North Korea continues to defy international guidelines. It has announced that it will launch a satellite between February 8 and 25. The decision has angered a number of countries like Japan, South Korea and the United States.
The proposed launch of the earth observation satellite is a breach of the UN resolutions. This is the second time since January that Pyongyang ignored the internationally-accepted resolutions. In January, it claimed to have a nuclear test.
According to UN resolutions, the North is prohibited from using ballistic missile technology. In December 2012, when Pyongyang performed a rocket launch, the UN imposed sanctions on the Asian power.
Japanese Prime Minister Shinzo Abe said on Wednesday that it was a “serious provocation.” “If North Korea goes ahead and launches the rocket, it would clearly violate UN Security Council resolutions and pose a serious provocation,”
“If North Korea goes ahead and launches the rocket, it would clearly violate UN Security Council resolutions and pose a serious provocation,” The Guardian quoted him as saying in parliament.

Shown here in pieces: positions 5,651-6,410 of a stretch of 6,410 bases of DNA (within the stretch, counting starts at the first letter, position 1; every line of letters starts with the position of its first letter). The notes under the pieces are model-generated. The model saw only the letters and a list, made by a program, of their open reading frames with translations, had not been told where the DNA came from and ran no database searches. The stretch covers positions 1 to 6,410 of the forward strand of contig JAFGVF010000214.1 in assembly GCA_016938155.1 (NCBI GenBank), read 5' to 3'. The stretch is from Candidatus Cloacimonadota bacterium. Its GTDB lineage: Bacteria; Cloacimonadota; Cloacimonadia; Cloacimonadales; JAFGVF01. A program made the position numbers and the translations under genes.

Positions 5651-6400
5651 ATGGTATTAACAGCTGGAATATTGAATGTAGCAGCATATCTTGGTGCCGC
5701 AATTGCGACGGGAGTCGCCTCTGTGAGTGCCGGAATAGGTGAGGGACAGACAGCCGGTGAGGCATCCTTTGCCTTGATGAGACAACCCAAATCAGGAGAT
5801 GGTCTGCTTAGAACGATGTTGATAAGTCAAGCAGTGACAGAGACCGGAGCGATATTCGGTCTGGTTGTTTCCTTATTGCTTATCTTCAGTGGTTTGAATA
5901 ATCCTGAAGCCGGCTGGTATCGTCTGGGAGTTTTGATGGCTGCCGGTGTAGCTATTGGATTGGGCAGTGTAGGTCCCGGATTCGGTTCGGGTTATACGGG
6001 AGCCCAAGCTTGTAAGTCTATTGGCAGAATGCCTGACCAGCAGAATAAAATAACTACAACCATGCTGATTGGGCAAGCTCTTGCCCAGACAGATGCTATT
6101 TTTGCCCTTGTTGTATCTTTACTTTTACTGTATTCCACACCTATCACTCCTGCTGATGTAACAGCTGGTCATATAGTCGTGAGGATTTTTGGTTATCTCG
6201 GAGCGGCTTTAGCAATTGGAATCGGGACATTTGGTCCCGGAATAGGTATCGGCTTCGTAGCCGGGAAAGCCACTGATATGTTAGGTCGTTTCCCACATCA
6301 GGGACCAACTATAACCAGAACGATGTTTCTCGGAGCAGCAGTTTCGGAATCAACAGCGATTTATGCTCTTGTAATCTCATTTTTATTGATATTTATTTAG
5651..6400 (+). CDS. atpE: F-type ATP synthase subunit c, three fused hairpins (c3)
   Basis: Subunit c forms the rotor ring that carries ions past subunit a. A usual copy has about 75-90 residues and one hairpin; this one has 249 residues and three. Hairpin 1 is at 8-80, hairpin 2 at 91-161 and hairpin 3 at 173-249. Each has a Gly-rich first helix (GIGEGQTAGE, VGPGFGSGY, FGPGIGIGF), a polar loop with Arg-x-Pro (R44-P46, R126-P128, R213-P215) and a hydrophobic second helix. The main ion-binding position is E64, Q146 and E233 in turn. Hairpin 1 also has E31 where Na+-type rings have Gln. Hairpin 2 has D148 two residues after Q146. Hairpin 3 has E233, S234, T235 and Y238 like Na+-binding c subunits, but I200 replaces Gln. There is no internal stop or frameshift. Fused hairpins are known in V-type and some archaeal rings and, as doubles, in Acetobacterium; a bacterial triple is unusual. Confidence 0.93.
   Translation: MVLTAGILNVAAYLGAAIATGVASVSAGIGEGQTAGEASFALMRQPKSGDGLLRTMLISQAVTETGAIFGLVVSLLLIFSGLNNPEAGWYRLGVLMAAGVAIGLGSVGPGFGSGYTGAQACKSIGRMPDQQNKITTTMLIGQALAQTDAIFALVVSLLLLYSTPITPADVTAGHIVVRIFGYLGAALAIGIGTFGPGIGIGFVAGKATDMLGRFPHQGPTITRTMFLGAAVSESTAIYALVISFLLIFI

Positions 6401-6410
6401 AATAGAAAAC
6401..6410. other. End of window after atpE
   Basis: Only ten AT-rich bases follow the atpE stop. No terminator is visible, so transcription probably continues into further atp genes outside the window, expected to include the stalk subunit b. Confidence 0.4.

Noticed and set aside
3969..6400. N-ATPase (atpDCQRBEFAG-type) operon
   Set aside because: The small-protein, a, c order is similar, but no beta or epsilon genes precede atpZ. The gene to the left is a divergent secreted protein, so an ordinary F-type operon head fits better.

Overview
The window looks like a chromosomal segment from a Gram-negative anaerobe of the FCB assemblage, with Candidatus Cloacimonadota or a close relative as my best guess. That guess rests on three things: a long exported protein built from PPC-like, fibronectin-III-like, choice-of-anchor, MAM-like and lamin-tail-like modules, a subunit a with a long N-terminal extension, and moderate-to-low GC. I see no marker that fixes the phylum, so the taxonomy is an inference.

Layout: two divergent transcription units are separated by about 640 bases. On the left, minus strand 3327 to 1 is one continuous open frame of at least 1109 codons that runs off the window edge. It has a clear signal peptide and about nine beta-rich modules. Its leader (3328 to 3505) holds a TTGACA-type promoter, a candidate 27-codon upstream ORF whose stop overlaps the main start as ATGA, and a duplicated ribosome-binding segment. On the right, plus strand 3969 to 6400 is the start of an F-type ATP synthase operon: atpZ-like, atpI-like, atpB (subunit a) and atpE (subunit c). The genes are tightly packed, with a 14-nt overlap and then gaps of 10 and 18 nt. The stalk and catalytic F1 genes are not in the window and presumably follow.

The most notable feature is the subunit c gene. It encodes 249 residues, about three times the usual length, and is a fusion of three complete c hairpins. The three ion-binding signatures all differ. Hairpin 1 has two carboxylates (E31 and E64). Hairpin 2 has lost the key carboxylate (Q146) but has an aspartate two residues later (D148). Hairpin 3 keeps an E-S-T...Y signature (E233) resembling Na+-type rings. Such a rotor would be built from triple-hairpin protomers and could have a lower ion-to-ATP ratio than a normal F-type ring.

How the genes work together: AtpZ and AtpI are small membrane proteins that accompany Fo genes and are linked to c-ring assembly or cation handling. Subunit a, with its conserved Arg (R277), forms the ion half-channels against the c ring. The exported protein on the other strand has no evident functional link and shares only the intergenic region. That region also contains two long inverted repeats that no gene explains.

South Korea called it a “direct challenge against the international community.”
“North Korea must clearly understand that if they carry out long-range missile test, it would be a severe threat against peace and stability of the Korean peninsula, this region and the world and must immediately withdraw its plan,” CNN quoted Cho Tae-yong, First Deputy Director of National Security, South Korean Presidential Office, as saying.
The North insists its space programme is merely a scientific experiment. The international community, on the contrary, considers such launches to be disguised ballistic missile tests.
The White House said the international community would view the proposed launch as “just another irresponsible provocation.”
“North Korea is defying the UN Security Council, it’s defying its … neighbour China, it’s defying the international community to the detriment of regional peace and security, and to the detriment of North Korean people itself,” Daniel Russel, the assistant US secretary of state for Asia-Pacific affairs, said.